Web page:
Yields increase quickly in response to annual applications of organic materials and the value of organic material goes beyond its nutrient value, according to a new report.
The latest research findings also suggest the role of organic materials in stimulating biological activity could be more critical than the amount (weight/number) of organisms in the soil.
Based on the analysis of numerous field and pot trials across England, Northern Ireland and Scotland, the full report contains a wealth of information on the influence of organic matter on the yield and quality of cereals and oilseed rape.
Organic materials are a valuable source of plant nutrients and can be used to make large savings in the use of manufactured fertilisers.
The nutrient benefits of organic materials are well described in the AHDB Nutrient Management Guide (RB209) but other benefits were poorly understood.
Dr Amanda Bennett, who manages natural resources research at AHDB, said: “To reveal the non-nutrient benefits of applying organic matter, you require trials that account for the nutrient effect and part of this work set out to do just that.”
Field trials were set up to produce full nitrogen response curves in the presence and absence of four organic matter amendments – anaerobic digestate, compost, farmyard manure and crop residues.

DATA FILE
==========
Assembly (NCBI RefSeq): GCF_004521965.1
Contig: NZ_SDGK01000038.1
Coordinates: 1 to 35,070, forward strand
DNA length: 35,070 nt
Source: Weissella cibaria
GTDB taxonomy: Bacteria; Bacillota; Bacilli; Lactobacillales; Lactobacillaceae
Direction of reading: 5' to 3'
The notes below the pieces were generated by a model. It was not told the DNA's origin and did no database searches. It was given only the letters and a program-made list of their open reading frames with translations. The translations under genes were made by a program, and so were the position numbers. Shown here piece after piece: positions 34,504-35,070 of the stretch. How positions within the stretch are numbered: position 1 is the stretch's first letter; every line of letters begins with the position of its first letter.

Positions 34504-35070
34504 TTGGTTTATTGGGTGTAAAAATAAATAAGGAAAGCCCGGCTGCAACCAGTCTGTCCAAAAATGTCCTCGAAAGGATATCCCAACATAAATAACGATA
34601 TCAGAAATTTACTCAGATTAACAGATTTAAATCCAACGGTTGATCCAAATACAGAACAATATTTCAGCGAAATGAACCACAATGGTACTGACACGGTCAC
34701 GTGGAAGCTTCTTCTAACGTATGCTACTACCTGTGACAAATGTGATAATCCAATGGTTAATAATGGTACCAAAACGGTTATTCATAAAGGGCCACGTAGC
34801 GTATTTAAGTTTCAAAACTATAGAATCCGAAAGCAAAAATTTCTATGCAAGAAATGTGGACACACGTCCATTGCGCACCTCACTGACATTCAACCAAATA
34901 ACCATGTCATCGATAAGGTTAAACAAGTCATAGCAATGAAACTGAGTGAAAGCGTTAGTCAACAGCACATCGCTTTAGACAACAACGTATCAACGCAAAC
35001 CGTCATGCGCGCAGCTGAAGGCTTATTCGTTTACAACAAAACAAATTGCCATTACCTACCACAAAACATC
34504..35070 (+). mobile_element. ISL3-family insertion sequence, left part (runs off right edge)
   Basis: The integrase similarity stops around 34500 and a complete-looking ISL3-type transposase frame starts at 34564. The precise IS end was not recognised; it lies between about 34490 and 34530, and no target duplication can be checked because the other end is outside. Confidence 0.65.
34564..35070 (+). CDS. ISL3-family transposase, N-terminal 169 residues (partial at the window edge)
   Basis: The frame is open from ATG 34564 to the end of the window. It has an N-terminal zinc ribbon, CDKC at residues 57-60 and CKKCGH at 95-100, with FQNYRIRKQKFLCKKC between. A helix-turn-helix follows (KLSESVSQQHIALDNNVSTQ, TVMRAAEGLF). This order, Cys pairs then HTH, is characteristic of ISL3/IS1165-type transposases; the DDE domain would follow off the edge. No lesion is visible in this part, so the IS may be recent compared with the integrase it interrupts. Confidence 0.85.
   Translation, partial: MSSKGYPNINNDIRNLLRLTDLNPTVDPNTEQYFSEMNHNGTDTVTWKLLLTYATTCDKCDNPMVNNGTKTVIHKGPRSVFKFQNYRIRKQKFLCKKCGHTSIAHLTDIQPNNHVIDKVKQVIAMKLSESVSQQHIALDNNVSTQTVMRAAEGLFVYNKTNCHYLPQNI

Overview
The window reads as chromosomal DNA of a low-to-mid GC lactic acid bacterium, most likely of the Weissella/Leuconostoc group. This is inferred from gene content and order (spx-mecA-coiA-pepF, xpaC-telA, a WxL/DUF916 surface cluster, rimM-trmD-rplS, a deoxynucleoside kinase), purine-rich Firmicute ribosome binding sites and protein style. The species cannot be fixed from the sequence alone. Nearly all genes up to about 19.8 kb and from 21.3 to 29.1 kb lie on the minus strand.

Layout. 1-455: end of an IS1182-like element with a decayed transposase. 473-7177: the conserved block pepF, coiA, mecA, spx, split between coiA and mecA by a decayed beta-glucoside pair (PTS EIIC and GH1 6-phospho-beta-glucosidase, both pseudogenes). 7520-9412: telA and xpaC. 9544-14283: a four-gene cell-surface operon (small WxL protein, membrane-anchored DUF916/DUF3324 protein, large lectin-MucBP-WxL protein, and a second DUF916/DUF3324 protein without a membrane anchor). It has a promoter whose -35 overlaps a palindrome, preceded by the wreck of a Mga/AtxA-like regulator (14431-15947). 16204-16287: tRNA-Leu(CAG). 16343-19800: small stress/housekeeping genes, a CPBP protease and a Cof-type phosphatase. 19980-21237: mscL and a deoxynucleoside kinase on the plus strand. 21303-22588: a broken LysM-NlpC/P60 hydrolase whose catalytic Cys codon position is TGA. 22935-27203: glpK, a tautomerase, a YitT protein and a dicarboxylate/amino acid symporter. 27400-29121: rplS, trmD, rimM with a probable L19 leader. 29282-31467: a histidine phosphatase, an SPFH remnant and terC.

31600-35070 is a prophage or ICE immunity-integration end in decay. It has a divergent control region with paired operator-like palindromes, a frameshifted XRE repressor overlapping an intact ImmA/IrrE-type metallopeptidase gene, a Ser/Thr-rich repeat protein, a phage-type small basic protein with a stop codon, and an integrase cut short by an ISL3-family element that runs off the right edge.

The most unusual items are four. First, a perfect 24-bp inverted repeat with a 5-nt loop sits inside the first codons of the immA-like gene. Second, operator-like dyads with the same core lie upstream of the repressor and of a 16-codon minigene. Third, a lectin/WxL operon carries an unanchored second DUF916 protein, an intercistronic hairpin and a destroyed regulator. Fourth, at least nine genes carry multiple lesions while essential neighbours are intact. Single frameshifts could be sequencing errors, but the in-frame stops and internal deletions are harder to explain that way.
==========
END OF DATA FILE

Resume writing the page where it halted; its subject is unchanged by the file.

Each autumn for four consecutive years, amendments were applied at several rates (0, 1, 1.75, 2.5 and 3.5 tonnes of carbon per hectare) in field experiments at Rothamsted Research.
Yields increased quickly in response to amendments. At the 2.5 tonne rate, for example, it took as little as two years for yield increases to become statistically significant, compared to the control.
Analysis of data, from multiple trials, also showed benefits continued (although at a reduced level) for at least two years after applications ceased.
Crops responded well to amendments and yielded more than expected in relation to the nitrogen applied, around 10 per cent more.
Despite considerable effort, no clear cause of the non-nutrient yield response was found. Results, however, suggested the mass or number of soil organisms may not be as critical as the activity of the organisms present and this warrants further investigation.
Use of organic amendments was associated with a greater degree of yield consistency in trials, confirming they can be used as part of efforts to promote system resilience.
The full report, which includes information on the influence of tillage approaches, the effect of pre-treating crop residues before incorporation and guidance on costs and quality of amendments, can be accessed via cereals.ahdb.org.uk/organicmatter
The research was funded by AHDB, Defra and the Waitrose Agronomy Group and was led by Rothamsted Research.